Why do we meditate?
Meditation in our practice is not a simple technique of observation, but an important part of the overall aim of improving oneself and finding wisdom. Meditation alone without the rest would be like a stake planted in the earth without a tree for it to support – totally meaningless, totally useless.
The Buddha once answered to somebody that asked for a quick summary of his teaching: “I teach sila, samadhi, panna.” (Morality, concentration, wisdom.)
In this teaching, wisdom is gained through concentration in meditation (Samadhi), combined with and supported by the living of a highly moral life (Sila)
(We could also say this the other way round – that a highly moral life is supported and given strength through the practice of meditation. As the roof of a building supports and strengthens the walls, and the walls of a building support and strengthen the roof, Sila and Samadhi are the support and the strength of one another.)
With this in mind, let us now speak about what meditation actually is.
What is meditation?
In general, no matter what type of meditation one does, almost all meditation is essentially the same: it is the practice of making the mind calm by giving it one object of focus.
Why do that? Because the nature of the human mind is to run in a million different subject every day like a crazy, agitated animal. When we give it one point of focus, the mind calms down and settles, allowing us to feel happier and more peaceful as long as we stay with the object of meditation.
As many leaves as you can find in a forest, as many objects of concentration as you can imagine, there are styles of meditation; which are all basically different objects of focus one can give to the mind. The breath, a combination of words, a mantra, the sensations on the body, movement of the body, a fishing rod in one’s hand, music, an object of devotion such as a shrine to a god, a dot on the wall, a rock: all can be the object of one’s meditation, and all will serve the purpose of calming the mind and making it steady.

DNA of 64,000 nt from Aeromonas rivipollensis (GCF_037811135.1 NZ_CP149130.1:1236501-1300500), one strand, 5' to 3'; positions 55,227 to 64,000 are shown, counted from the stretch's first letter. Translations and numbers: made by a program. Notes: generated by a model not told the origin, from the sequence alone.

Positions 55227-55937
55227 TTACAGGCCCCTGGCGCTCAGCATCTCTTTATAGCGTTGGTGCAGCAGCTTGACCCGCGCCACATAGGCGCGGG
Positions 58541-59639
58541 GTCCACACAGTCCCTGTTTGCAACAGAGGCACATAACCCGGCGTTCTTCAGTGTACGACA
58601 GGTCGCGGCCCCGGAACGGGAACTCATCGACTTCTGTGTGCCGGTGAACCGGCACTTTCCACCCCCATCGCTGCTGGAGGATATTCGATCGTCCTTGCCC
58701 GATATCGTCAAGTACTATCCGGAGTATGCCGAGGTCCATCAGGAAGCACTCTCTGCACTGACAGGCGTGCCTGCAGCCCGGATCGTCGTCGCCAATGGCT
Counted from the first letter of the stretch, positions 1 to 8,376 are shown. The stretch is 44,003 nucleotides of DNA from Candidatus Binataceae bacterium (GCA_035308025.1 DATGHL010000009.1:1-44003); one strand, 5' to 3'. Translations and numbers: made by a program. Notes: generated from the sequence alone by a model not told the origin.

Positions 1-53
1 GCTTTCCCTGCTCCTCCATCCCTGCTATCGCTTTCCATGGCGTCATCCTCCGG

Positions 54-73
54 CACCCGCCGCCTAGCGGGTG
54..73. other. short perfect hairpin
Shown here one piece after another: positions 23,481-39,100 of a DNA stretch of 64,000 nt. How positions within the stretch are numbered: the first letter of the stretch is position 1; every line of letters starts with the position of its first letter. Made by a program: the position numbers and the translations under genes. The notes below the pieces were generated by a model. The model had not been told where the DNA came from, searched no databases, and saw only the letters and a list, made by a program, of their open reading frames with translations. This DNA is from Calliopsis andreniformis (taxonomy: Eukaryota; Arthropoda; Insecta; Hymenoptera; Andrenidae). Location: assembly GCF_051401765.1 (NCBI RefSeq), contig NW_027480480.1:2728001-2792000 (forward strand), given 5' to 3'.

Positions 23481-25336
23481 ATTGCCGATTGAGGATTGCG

The difference between other meditations and what we practice
Our meditation is different to most others, because it has a different aim. We do not just want to make the mind calm, we want to become the mechanic of our own mind, hack it, and re-train it so that instead of leaving it running automatically, we become in charge of our own actions. It is as if we had a self-driving car and we want to re-wire the engine to become a manually-driven car.
Rather than having its calming effect only as long as we are concentrating on our object of meditation, this meditation is meant to be applied everywhere, in every aspect of our lives. It is not just an observation technique; it is an essential element in the work of developing wisdom, together with working on developing one’s qualities, and practicing morality. It can therefore not work if it is learned just by itself as an observation technique.
If you would like to read more about how this meditation works and how it relates to practicing morality and developing wisdom, the following articles all talk about this in more depth: